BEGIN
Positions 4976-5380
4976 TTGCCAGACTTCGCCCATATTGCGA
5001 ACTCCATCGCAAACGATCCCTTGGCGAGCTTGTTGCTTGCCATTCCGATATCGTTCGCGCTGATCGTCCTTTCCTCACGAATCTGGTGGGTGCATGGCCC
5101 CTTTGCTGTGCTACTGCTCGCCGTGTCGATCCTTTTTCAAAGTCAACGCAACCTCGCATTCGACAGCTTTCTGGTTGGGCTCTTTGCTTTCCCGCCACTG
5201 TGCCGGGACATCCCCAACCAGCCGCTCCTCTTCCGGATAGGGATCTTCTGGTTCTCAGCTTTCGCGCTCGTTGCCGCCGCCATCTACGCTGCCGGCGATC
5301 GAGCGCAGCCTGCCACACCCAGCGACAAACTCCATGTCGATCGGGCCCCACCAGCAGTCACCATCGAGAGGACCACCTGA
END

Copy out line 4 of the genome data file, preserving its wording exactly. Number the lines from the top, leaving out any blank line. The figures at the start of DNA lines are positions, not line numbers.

5101 CTTTGCTGTGCTACTGCTCGCCGTGTCGATCCTTTTTCAAAGTCAACGCAACCTCGCATTCGACAGCTTTCTGGTTGGGCTCTTTGCTTTCCCGCCACTG